Childe Hassam

Born 1859. Died 1935.
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Childe Hassam Biography

American painter Childe Hassam was instrumental in developing Impressionism in the United States during the late 19th century. He is best known for his scenes of bustling urban life in Boston, New York and Paris, which he treated with the Impressionist handling of light and color. He remained committed to depicting everyday life and to exploring the spontaneous nature of vision, leading The Ten, a group of Impressionists including John Henry Twachtman and J. Alden Weir which exhibited in cities along the East Coast. His paintings and his influence on American collectors and museums were crucial factors in cultivating American Impressionism.

Born in Dorchester, Massachusetts in 1859, Hassam had no official formal training in the arts. After his father lost his cutlery business during the Great Boston Fire of 1872, Hassam began working for the commercial engraver George Johnson where he quickly demonstrated a talent and interest in draughtsmanship. He soon began working with watercolor and oil in the Impressionist mode of en plein air painting. Opening his first studio in Boston and providing illustrations for Scribner’s Monthly, Harper’s Weekly and the Century, Hassam established a reputation for his lively watercolors with Boston dealers. He moved to Paris in 1886, sending his scenes of the Parisian street to his Boston patrons and significantly developing his techniques.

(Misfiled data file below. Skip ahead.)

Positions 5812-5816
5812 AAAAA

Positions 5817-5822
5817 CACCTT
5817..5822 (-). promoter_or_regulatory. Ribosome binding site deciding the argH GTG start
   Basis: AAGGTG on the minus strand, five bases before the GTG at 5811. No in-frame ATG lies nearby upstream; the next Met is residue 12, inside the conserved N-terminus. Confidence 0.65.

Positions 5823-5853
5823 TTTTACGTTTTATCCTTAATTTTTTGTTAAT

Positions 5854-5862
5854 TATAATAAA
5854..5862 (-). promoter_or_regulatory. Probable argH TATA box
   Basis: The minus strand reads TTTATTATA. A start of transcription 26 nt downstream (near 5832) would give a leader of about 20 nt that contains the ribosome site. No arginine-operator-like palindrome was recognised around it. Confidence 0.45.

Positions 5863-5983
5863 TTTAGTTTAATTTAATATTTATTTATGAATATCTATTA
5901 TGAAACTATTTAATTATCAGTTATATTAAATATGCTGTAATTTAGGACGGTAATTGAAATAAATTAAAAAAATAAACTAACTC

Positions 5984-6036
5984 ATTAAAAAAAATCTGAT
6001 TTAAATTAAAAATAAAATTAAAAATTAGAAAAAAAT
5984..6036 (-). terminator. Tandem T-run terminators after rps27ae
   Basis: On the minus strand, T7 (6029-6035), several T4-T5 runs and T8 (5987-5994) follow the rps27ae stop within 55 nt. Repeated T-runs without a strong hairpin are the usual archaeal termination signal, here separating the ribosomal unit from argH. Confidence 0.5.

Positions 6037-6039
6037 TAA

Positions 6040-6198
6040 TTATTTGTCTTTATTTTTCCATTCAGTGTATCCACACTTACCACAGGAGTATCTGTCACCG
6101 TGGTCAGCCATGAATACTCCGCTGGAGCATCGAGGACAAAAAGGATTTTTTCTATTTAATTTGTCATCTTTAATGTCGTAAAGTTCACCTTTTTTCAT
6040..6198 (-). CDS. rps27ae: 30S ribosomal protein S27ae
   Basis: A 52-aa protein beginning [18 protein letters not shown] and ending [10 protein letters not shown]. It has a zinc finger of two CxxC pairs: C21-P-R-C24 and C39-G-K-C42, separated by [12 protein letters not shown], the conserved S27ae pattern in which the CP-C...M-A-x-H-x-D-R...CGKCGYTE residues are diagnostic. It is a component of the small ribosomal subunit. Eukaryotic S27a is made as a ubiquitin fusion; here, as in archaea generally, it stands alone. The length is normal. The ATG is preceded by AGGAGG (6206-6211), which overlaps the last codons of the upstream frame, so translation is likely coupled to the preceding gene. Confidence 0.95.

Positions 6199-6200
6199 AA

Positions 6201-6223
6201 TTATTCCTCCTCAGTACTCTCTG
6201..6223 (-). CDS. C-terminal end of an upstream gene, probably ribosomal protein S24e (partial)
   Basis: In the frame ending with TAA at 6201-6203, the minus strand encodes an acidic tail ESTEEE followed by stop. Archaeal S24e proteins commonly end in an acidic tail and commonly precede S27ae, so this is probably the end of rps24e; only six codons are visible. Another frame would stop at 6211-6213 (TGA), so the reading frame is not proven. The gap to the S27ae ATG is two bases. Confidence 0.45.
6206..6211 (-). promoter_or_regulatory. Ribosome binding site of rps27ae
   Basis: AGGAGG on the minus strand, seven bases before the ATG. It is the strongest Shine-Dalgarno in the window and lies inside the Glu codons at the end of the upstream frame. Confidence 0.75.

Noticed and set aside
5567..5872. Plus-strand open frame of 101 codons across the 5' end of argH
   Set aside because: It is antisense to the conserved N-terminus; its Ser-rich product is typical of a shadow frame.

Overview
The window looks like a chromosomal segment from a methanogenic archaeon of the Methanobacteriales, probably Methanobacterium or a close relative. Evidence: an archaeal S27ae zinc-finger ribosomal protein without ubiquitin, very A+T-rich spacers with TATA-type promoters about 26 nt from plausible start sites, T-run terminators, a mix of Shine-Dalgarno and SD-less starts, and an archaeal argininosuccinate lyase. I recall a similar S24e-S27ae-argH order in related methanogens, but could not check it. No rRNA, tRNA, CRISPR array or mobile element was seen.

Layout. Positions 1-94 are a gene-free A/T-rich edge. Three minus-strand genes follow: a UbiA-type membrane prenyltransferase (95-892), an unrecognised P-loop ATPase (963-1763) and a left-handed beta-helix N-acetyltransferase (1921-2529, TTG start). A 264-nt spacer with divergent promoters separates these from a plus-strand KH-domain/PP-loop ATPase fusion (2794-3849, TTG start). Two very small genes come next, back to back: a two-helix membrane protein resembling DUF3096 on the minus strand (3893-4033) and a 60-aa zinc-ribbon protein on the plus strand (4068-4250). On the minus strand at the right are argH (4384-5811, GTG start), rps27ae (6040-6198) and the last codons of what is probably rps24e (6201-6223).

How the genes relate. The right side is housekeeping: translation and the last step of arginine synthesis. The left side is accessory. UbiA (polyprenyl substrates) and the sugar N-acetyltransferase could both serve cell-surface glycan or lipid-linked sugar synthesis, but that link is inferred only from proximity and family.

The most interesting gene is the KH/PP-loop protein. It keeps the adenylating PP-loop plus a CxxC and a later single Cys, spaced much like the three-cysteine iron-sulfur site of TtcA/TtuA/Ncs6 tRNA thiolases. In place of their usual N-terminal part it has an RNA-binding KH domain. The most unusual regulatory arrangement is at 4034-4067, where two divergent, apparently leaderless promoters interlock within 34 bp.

Although he did not meet any of the Impressionists painters in Paris, he was inspired to use freer brushstrokes and softer colors for a hazy vision of life in the city. His work earned him a bronze medal at the Exposition Universelle of 1889. Returning to America in late 1889, he took lifelong residence in New York, painting the hum of the city, selling consistently to an avid market and spending his summers in the countryside of Gloucester or Connecticut in the spirit of Impressionism. His famous flag paintings presented the movement and energy of the American flag displayed on Fifth Avenue during World War I with a seemingly Fauvist palette and gestural application of paint. He spent his late career teaching, painting with a broad palette, and advocating for the Impressionist movement in America. His works can be found in the collections of the Art Institute of Chicago, the Museum of Modern Art, the Museum of Fine Arts Boston, Musée d’Orsay and many other major museums around the world.

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